And for years you're complaining about this. ...
I am. This is 2001, 2002, and then I went to teach at the University of Massachusetts for four years and really wasn't that involved in those issues. But then when I came back in 2006, I had been certainly following the raging debate over states passing anti-predatory lending laws, because the federal government clearly wasn't doing anything. ...
When I came back in 2006 to chair the FDIC [Federal Deposit Insurance Corporation], the staff at the FDIC were also getting increasingly worried that the lending standards were deteriorating significantly, and it was not only laying the groundwork for a lot of mortgage defaults but also a huge correction in the housing market.
The problem with all easy lending is it was building the housing bubble. With all this free credit going out, it was creating artificial demand for people buying houses who had no business buying a house. So that fed the asset bubble as well … and as we've seen, that was going to have a huge impact on collateral values for banks and their loans, even with safe loans. ...
As chairwoman of the FDIC, did you get an opportunity to brief the president on your concerns?
Not in the Bush administration. It was pretty much done at the regulatory level.
So how high could you take your concerns, or who do you talk to?
We talked to other banking regulators at the Fed and the OCC [Office of the Comptroller of the Currency] and the OTS [Office of Thrift Supervision]. We raised our concerns with Treasury. We convened a series of roundtables in the spring of 2007. ...
First we pushed to strengthen lending standards at least that applied to banks for both subprime loans as well as what they call "nontraditional mortgages," which are mortgages that have negative amortization features. ...
We pushed for that and were not able to get a stronger standard for subprime until early summer of 2007. There was a lot of resistance from the industry as well as from other regulators to do that. There were so many loans that were already made that were bad; we knew they had to be restructured. Especially [with] these steep payment resets, we were going to start having a huge wave of foreclosures.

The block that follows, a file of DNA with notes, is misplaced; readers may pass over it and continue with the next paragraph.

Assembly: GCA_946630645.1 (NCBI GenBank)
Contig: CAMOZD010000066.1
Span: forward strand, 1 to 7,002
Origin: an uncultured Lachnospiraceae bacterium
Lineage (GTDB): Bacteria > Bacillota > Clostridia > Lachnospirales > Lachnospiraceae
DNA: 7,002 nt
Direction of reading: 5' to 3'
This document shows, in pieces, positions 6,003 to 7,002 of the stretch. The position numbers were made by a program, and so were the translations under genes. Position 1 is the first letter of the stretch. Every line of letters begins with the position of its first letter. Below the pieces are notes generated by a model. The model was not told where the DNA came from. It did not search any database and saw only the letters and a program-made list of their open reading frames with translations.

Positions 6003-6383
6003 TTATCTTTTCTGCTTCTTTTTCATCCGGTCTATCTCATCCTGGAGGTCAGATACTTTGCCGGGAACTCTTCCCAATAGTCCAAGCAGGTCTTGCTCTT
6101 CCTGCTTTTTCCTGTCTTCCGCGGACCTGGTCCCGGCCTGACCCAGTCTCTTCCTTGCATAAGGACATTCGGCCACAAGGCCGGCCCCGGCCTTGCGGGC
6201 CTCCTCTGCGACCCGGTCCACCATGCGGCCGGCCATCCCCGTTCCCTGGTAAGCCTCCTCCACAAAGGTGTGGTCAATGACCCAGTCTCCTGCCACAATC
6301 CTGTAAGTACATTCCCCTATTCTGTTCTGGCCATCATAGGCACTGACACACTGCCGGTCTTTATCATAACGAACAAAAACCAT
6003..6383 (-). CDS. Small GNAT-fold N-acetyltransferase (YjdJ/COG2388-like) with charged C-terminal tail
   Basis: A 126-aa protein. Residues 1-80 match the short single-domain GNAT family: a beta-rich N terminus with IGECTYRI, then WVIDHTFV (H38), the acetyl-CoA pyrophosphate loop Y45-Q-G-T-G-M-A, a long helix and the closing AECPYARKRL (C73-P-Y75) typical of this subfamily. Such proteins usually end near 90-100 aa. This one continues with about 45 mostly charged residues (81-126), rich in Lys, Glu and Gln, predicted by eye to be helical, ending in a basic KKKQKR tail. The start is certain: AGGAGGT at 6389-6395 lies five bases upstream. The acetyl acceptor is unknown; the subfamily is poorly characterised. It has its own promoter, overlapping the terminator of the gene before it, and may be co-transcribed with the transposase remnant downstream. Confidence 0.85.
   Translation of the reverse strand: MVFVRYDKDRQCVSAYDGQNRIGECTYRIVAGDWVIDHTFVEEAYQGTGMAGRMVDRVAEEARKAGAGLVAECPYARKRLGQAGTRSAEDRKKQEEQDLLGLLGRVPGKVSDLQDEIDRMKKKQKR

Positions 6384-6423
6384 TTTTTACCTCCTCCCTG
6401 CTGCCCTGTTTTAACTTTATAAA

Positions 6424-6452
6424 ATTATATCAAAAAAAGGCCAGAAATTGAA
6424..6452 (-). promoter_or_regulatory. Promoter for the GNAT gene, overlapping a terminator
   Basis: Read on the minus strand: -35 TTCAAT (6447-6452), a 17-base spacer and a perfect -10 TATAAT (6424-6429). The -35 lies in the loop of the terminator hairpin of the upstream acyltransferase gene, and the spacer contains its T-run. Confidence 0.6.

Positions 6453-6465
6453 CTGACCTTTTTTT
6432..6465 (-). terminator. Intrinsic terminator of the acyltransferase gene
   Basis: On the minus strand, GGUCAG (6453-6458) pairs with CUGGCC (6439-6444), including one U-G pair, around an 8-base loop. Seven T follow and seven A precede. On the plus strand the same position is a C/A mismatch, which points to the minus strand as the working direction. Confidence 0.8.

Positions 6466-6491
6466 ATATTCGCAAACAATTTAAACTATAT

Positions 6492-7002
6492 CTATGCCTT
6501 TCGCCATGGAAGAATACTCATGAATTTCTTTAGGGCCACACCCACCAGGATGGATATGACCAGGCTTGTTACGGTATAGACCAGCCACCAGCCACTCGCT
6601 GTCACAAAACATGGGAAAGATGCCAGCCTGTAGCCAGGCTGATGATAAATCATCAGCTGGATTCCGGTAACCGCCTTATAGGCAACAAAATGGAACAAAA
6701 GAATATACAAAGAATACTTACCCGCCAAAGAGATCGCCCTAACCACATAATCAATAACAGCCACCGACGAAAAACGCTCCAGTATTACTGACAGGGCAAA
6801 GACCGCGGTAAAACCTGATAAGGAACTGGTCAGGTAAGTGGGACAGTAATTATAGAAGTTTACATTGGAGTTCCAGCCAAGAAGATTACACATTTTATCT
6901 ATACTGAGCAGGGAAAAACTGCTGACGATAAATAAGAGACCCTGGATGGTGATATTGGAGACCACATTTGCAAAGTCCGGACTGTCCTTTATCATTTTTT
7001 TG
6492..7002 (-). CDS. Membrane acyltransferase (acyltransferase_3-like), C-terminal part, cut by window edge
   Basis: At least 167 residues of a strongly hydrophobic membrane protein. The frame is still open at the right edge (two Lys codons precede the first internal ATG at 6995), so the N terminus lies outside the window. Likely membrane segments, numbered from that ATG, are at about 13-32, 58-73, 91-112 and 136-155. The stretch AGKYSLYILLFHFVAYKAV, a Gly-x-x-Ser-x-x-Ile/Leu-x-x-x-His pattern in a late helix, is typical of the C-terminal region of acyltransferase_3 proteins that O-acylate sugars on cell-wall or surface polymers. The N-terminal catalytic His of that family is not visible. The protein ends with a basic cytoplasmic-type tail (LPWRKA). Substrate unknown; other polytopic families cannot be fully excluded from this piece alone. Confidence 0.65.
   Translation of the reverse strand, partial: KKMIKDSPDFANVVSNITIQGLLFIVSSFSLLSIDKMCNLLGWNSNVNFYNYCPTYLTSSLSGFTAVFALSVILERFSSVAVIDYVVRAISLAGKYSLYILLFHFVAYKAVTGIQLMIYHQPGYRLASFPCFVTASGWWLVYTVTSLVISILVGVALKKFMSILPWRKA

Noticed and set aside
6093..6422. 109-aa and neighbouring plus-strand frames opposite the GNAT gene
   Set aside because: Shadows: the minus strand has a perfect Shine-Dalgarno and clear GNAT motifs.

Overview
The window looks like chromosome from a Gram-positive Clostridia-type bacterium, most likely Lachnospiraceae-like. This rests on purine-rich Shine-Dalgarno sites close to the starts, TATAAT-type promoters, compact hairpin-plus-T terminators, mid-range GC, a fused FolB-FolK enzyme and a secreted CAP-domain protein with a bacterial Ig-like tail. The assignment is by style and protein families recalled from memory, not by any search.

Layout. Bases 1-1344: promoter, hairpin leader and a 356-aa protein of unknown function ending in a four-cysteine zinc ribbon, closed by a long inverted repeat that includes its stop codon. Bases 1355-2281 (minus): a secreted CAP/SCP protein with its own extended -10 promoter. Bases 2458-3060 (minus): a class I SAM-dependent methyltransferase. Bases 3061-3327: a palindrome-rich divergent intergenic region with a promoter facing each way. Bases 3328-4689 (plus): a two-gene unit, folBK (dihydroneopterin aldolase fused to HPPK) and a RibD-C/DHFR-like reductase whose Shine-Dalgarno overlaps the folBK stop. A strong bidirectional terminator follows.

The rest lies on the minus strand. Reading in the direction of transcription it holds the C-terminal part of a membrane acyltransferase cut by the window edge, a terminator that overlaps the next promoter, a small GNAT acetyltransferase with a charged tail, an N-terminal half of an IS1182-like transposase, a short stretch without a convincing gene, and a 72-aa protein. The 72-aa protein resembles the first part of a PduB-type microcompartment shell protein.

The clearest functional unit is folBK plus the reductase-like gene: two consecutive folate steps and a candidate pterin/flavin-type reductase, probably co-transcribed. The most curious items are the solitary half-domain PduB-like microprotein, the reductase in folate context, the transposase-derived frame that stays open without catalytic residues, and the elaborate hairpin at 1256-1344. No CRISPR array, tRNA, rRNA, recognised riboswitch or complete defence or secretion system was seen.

So we convened a series of roundtables with the other regulators: Treasury as well as the securitization industry, their accountants, the tax lawyers, the underwriters, the servicers. Everyone came in, and [we] were able to establish that there was legal authority to restructure these loans. ...
We thought these loans were going to get restructured, and then it just didn't happen. ... At that point the problem wasn't so much underwater mortgages, ... [it] was really unaffordable mortgages, because some of them couldn't even afford the initial payment, and they certainly couldn't afford the reset.
So we were pushing for interest rate reductions, converting them into fixed 30-year mortgages at low market rates as opposed to these really high basic rates that you would see with the subprime. ...
There was clear authority to lower interest rates. There was less legal authority to do principal write-downs. ...
So they can't change the terms of the contract because it's all tied up in some cluster of other securities?
Yes. You can't put enough emphasis on how the securitization model skewed economic incentives to make creditworthy loans to begin with, because you severed the origination process -- the entity that was actually deciding to make the loan -- from those who would actually own the loan. And because of that severance of economic interest, you ended up with a lot of very bad mortgages being originated.
But on the servicing end too it's been the same problem, because the entities servicing the loans -- those responsible for collecting the payments or working with the borrower if the loan becomes troubled -- those people are not the same people who own the loans. ...
During these roundtables we established that there was lots of legal authority to reduce interest rates, not so much legal authority to reduce the principal amount, so we were pushing very hard for significant interest rate reductions on a long-term, sustainable basis.
But you weren't able to get it done?
We were not. We got a lot of happy talk that they were going to do it and then--
Happy talk from?
From everybody. From the servicers, from the investors, from the Wall Street firms doing the securitizations. Everybody said: "It's going to get done. It's an obvious thing to do, and we're going to do it." And then it didn't.
This is the fall of 2007. The roundtables are in the spring, where we got everybody's buy-in to support loan restructuring. That fall, Moodys.com does a survey and finds out that less than 1 percent of delinquent subprime mortgages are being reworked. The vast majority are just going into foreclosure.